US President Donald Trump denied on Monday that he was stoking racial tension, insisting his charged comments that prompted a wave of symbolic protests by NFL players were about patriotism.
After his verbal attacks on black athletes led players across the country to kneel in solidarity during the US national anthem at games over the weekend, the besieged US president played defence on Twitter.
Trump had sparked the furore by describing NFL players who chose to kneel through renditions of "The Star-Spangled Banner" as "sons of bitches" who should be fired.
Players throughout America’s most popular sport took a defiant stance, kneeling, linking arms or raising clenched fists during the anthem.
The US leader doubled down on those remarks by urging fans to boycott the NFL as long as the protests continued.
Keeping the issue alive for a fourth day, Trump on Monday insisted: "The issue of kneeling has nothing to do with race. It is about respect for our country, flag and national anthem. NFL must respect this!"
More than 150 players could be seen kneeling or sitting in the 14 games that took place on Sunday, easily the largest such demonstration since former San Francisco 49ers quarterback Colin Kaepernick first began protesting in 2016.
One of the biggest protests took place in the nation’s capital, where almost the entire lineup of the Oakland Raiders team sat on their bench ahead of their game with the Washington Redskins.
Trump — who faces low poll numbers and is struggling to enact his agenda — on Monday tried to single out the NFL players who protested.
"Many people booed the players who kneeled yesterday [which was a small percentage of total]. These are fans who demand respect for our flag!" he tweeted.
He pointed to support from race car fans.
"So proud of NASCAR and its supporters and fans. They won’t put up with disrespecting our country or our flag — they said it loud and clear!"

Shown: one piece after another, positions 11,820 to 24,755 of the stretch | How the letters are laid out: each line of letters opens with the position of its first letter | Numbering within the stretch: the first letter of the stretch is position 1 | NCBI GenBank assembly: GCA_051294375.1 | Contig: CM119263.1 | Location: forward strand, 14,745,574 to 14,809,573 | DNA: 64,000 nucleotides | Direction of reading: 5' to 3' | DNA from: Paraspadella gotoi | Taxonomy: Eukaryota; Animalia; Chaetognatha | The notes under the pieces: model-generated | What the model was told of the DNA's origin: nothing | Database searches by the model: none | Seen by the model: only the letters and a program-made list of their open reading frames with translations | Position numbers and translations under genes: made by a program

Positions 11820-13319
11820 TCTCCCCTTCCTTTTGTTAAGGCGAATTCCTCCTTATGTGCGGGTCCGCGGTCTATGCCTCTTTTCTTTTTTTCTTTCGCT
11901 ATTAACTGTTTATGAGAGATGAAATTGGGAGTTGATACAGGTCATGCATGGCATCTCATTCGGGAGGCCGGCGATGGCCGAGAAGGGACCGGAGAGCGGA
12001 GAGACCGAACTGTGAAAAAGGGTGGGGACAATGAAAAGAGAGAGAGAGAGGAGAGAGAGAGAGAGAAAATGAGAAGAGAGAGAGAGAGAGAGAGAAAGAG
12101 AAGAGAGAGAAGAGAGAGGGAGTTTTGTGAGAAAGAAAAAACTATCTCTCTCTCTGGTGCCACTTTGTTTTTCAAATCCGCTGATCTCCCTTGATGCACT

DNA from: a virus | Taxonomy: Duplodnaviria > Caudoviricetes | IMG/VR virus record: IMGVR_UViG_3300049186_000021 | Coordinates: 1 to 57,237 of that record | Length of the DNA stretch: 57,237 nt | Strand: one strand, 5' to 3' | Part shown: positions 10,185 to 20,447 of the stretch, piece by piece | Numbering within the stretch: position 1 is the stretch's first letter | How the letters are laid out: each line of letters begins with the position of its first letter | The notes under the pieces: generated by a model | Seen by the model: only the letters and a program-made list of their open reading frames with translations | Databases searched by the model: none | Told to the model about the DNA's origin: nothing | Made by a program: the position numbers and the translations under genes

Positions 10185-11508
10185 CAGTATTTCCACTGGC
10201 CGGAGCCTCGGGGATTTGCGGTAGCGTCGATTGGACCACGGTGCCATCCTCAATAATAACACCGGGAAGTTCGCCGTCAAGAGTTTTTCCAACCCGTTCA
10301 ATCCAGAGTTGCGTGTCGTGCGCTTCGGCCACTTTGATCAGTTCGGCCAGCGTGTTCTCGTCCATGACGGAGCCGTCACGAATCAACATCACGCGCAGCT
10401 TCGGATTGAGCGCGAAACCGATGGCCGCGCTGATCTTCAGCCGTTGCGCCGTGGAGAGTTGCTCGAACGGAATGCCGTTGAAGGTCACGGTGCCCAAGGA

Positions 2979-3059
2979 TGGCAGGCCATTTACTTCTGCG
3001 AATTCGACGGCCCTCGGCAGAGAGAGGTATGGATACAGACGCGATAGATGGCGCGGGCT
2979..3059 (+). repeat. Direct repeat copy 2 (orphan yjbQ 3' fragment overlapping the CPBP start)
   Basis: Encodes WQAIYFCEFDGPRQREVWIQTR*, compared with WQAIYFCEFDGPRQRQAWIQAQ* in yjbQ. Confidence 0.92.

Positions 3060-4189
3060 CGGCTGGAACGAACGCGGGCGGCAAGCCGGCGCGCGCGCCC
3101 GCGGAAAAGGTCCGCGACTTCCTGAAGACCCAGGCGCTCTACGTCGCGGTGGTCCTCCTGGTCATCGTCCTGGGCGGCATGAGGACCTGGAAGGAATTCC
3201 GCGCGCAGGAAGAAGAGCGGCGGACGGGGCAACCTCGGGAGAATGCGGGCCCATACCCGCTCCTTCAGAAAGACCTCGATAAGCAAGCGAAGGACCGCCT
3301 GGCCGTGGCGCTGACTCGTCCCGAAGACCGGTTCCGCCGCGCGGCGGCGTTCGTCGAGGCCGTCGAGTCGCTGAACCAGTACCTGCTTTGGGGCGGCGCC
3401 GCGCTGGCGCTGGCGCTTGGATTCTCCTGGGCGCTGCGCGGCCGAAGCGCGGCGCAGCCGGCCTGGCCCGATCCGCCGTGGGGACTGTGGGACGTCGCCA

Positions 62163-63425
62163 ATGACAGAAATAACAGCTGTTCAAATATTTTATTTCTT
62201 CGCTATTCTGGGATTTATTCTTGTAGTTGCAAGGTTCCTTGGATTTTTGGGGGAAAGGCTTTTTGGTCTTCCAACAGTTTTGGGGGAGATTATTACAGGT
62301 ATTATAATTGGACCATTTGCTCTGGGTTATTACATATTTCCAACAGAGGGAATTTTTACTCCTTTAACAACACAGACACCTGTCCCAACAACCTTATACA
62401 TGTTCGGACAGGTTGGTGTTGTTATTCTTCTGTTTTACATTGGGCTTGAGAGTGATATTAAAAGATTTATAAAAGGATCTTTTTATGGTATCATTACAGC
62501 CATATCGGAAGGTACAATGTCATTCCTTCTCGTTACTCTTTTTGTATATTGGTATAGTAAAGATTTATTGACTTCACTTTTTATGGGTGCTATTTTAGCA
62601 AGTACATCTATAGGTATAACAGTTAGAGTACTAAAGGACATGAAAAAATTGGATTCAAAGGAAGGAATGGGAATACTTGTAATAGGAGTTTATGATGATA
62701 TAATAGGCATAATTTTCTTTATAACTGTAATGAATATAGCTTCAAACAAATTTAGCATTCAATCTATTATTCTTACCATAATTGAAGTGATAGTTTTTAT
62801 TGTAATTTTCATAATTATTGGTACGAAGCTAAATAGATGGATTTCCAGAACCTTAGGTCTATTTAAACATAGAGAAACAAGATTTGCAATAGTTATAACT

But driver Dale Earnhardt took to Twitter to quote former president John F Kennedy: "All Americans R granted rights 2 peaceful protests Those who make peaceful revolution impossible will make violent revolution inevitable."
On Saturday, Trump had also drawn a furious backlash from NBA stars after stating on Twitter that the champion Golden State Warriors and star Stephen Curry would not be invited to attend a White House reception.
Trump has whole-heartily embraced the controversy, with his advisors believing it plays well with his largely white base.
Trump also changed his Twitter background photo to an American flag and stated that the "White House never looked more beautiful than it did returning last night".
Critics accuse Trump of creating a diversion.
His efforts to repeal Barack Obama’s healthcare reforms have run aground and would-be signature tax reforms are giving way to much less ambitious tax cuts.
At the same time Trump faces a number of challenges from overseas, not least a war of words with North Korea that threatens to become a shooting war.
North Korea in recent weeks detonated its sixth nuclear bomb and has test-fired intercontinental missiles — saying it needs to defend itself against hostility from the United States and its allies.
Addressing the UN General Assembly last week, Trump responded by calling leader Kim Jong-Un a "Rocket Man" on a "suicide mission," prompting Kim to warn in turn that the US president would "pay dearly" for his threat.
Escalating tensions further, North Korea’s foreign minister said on Monday that Trump had "declared a war" on North Korea, while conveying a threat to shoot down US bombers.